Last week I published the first in a series of three posts dealing with the Russian digital diplomacy. When analyzing the digital diplomacy reach of Russian embassies to Western capitals and the UN, I found that Russia may be losing out to the west on social media.
This week I conducted a comparison between Russian and US embassies to three important world regions: the Middle East, BRICS nations and countries situated along Russia’s borders. My aim was to answer two important questions. First, which country (i.e., Russia or US) has a greater reach on social media. Secondly, does the US follows Russia’s suite in failing to use social media in order to gather information and listen to twitter users.
The Middle East:
In an attempt to explore the extent to which US embassies use social media as a source of information, I complied a sample of 15 US embassies to Middle Eastern countries that are active on twitter. I compared each embassy’s number of followers with its number of “following” meaning the amount of people the embassy follows on twitter. The graph below shows the comparison between the followers and “following” of the 15 embassies in the sample.
As can be seen quite clearly, while US embassies to the Middle East attract thousands of followers, the rarely follow twitter users. In most cases, the gap is too big to depict in a single graph. For instance, in Afghanistan the US embassy has more than 100 thousand followers but only “follows” 459 twitter users. In Indonesia, the US embassy attracts more than 240 thousand followers but only “follows” 324.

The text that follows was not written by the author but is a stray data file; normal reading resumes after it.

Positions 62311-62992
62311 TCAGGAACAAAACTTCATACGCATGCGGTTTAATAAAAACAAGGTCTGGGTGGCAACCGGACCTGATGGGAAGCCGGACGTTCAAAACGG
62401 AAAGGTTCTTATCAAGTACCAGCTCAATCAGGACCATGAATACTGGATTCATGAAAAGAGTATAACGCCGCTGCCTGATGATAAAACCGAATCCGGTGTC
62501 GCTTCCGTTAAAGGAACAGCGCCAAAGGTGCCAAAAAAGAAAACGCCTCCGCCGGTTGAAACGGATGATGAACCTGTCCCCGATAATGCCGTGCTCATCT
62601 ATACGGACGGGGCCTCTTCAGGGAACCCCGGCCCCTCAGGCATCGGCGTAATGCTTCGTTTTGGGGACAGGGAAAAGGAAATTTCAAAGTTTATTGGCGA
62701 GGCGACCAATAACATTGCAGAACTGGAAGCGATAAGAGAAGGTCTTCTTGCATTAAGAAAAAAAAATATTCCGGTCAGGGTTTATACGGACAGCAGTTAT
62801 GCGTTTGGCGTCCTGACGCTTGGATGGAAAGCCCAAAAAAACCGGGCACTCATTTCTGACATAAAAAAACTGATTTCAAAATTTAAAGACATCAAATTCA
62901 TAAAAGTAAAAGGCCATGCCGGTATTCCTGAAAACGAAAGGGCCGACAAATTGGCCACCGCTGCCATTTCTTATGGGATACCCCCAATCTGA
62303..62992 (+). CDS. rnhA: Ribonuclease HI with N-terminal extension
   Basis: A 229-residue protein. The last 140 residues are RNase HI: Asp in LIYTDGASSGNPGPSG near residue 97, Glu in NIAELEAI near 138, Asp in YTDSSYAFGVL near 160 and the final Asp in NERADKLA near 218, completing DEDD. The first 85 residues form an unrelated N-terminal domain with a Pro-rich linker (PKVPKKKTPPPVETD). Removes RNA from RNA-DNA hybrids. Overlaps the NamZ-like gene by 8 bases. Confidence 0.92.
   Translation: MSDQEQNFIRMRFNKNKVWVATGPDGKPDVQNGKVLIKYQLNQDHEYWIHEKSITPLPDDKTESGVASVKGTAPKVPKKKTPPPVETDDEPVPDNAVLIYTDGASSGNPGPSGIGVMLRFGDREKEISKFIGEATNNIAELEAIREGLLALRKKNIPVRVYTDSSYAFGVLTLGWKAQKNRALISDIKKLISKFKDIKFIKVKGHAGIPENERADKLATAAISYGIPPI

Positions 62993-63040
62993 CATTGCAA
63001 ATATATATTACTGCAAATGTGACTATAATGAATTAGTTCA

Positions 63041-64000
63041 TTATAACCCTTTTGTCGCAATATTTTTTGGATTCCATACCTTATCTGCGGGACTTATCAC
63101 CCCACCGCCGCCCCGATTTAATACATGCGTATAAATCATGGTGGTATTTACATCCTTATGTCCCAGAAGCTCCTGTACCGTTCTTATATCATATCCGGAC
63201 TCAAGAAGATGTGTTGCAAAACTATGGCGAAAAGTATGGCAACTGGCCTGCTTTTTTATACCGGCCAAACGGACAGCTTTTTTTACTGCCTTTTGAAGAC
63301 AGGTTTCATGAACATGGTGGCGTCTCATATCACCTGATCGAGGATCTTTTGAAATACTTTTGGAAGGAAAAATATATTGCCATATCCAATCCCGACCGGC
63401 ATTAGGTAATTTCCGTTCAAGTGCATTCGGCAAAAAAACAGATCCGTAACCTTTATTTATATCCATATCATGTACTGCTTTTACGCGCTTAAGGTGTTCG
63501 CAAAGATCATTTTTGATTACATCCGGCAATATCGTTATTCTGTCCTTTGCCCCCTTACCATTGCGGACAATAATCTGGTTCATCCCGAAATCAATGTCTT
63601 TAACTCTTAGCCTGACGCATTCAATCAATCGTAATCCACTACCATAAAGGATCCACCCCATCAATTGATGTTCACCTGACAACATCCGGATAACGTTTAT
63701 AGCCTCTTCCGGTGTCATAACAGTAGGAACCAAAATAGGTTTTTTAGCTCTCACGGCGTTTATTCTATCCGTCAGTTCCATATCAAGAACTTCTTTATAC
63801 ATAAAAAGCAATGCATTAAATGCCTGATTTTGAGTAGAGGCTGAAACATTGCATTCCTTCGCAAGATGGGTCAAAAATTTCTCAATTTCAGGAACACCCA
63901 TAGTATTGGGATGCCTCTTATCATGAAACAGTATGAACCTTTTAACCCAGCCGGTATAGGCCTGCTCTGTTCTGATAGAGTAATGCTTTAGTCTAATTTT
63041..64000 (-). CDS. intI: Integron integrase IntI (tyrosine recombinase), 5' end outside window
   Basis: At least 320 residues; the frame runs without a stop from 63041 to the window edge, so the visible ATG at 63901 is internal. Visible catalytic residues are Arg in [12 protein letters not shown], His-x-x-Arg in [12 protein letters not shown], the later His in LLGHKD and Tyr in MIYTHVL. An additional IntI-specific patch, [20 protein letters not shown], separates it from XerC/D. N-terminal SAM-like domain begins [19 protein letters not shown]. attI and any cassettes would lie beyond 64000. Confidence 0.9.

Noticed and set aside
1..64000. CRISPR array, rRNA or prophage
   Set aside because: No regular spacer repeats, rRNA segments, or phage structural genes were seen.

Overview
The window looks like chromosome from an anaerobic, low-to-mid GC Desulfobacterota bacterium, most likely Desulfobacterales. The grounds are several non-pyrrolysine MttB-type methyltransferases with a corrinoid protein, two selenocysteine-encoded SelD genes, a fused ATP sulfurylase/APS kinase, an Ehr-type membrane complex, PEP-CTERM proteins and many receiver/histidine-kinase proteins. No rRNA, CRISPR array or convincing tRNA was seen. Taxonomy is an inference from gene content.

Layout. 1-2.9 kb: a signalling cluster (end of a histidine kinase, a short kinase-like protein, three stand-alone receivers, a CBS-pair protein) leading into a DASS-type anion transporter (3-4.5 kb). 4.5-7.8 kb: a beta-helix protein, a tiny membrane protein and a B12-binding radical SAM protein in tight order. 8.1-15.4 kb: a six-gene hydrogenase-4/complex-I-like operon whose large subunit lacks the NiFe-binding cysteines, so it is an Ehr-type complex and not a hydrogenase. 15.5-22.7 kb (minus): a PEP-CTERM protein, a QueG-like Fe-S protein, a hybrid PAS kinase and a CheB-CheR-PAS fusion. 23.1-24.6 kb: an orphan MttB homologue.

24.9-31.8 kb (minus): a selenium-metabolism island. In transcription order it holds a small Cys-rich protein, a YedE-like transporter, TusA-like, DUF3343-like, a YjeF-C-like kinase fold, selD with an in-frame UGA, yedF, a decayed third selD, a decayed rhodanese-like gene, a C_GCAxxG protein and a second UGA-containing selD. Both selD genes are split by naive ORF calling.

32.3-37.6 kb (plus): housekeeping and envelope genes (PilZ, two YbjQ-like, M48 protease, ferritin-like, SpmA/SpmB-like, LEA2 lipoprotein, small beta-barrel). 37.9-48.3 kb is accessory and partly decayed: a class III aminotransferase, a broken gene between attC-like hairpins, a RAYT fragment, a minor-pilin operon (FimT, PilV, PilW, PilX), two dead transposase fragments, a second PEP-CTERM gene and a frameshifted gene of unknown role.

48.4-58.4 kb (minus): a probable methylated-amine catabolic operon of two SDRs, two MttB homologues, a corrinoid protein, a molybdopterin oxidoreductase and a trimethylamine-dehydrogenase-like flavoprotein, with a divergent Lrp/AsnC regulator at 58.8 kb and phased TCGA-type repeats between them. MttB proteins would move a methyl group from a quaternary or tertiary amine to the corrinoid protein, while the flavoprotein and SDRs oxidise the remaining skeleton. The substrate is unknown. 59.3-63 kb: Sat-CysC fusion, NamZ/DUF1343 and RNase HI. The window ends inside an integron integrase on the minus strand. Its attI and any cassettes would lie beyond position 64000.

Next, I compared the number of twitter followers US and Russian embassies to Middle Eastern countries attract. This comparison is seen in the graph below.
In all countries analyzed, US embassies surpasses Russian ones by thousands of followers. Thus, in this pivotal region, the US seems to dominate twitter attracting massive audiences when compared to Russia.
Finally, I compared the number of users US and Russian embassies “follow” on twitter. This analysis compares between the US and Russia’s use of twitter as an information source. However, the “following” parameter may also be indicative of these embassies’ willingness to listen to twitter user and talk with them, rather than at them. The analysis shown in the table below.